The thing about the film that keeps haunting me the most is the lovely song by Patti Page- ''Hush, Hush, Sweet Charlotte''. Those lyrics keep playing in my mind: ''Hush, hush sweet charlotte/ Charlotte, don't you cry/ Hush, hush, sweet Charlotte/ He'll love you till he dies/... You weep because you had a dream last night/ You dreamed that he said goodbye...'' John had written this lullaby for Charlotte all those years ago and she clings on to this lullaby just like clings on to John's memories.

''Hush... Hush, Sweet Charlotte'' is a layered, twisted and atmospheric film. I liked it very much and really admired the atmosphere.


Monday, 15 May 2017

''Hacksaw Ridge'' (2016 film)- Review

Directed by: Mel Gibson
Released: 2016
Country: United States

Genre: Biographical, War, Drama

Rating: 4.5 out of 5


''Hacksaw Ridge'' is a biographical film that tells the story of Desmond Doss. Doss (played by Andrew Garfield) strictly believes that no matter what the situations are a person should never be killed. Socially awkward and meek, Desmond is only in his early twenties when the World War II starts. Believing that he should not be sitting home when the rest of his countrymen were off to the war, Desmond enlists, intending to be a combat medic. However, he absolutely refuses to carry a gun. Even when his superiors try to talk him into it, he refuses. He does not want to be connected to something that is used for killing people. The other soldiers think that Desmond is a coward and that he will not last long in the war, but Desmond proves them wrong by showing great heroism when they try to defeat the Japanese army at Hacksaw Ridge in the Battle of Okinawa. His heroism saves a lot of lives and he manages to do this without even carrying a weapon for self defense.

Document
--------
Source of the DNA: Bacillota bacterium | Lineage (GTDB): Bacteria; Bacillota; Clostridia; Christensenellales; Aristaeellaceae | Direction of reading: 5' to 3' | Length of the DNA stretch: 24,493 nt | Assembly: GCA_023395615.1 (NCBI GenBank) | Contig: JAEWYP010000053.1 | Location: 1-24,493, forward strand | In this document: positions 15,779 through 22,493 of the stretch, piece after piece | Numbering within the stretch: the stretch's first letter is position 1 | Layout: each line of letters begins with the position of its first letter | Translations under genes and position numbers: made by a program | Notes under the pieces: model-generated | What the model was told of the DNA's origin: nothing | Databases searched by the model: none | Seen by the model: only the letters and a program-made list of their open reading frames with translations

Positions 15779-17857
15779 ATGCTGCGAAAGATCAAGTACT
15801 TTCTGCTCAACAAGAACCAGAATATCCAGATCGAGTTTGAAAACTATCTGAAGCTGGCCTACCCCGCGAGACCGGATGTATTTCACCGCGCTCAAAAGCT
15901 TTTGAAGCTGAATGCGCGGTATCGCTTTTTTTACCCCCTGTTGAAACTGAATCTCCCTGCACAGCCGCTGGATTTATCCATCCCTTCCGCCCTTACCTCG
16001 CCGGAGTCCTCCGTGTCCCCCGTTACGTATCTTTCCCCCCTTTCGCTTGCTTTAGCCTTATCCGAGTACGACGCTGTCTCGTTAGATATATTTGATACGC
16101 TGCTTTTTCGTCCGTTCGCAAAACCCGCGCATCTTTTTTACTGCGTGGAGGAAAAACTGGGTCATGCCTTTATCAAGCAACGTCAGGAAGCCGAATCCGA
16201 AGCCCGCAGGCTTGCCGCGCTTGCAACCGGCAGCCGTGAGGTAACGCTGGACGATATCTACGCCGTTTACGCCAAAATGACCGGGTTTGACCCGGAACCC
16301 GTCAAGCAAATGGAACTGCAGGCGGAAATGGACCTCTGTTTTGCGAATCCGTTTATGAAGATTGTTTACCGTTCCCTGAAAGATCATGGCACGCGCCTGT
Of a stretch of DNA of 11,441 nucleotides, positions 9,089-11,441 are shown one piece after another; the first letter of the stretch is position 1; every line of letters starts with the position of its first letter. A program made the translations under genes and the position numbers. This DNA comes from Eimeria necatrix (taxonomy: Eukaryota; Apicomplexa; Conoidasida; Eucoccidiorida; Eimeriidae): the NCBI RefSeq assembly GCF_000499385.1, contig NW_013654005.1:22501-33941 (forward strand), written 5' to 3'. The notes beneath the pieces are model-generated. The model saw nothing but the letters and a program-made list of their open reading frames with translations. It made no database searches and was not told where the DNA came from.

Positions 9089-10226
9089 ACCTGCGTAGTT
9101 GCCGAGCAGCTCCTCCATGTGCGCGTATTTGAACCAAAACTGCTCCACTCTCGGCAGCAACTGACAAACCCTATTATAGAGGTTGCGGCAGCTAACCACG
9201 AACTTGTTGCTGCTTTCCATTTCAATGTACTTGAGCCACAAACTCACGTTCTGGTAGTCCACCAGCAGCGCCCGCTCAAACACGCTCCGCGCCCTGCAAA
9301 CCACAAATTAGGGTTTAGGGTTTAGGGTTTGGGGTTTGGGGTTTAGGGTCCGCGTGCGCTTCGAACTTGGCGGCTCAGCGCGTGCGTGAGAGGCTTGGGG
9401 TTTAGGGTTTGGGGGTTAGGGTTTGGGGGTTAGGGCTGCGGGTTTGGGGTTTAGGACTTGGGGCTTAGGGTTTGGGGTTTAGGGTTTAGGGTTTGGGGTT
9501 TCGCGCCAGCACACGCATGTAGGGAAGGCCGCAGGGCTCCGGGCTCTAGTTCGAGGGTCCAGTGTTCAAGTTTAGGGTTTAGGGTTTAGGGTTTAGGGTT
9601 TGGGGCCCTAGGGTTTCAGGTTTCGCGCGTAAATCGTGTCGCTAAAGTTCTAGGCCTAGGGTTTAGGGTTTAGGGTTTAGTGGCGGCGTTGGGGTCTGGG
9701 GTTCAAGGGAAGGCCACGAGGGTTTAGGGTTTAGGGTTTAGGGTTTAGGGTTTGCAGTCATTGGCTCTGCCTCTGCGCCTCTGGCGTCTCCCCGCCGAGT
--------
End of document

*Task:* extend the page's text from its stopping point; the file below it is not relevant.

The war scenes are brutal, well-made and extremely realistic and I found myself looking away from those scenes for seconds because of moments of extreme violence, horror and brutality. The film does a great job portraying the bravery and heroism of Desmond Doss. It is impossible not to love Desmond. The character maintains his innocence and firm determination throughout the film and I cheered for him during the scenes in which he proves his heroism and everybody acknowledges it.. Glimpses into his relationship with his family members and how it has shaped his life and his views further develop the character.  Andrew Garfield does a great job and Vince Vaughn, Sam Worthington, Luke Bracey,  Huge Weaving (as Desmond's father; his experiences in the World War I left him emotionally unstable but he eventually goes on to play a great role in Desmond's life) and Teresa Palmer (as Dorothy, a nurse with whom Desmond falls in love) provide great support.

In short, ''Hacksaw Ridge'' is a very well-made war film that depicts the brutality and horror of wars and the heroism of its protagonist, Desmond Doss, with perfection.

Saturday, 13 May 2017

''Wuthering Heights'' (1939 film)- Review

Directed by: William Wyler
Released: 1939
Country: United States

Genre: Romantic drama

Rating: 5 out of 5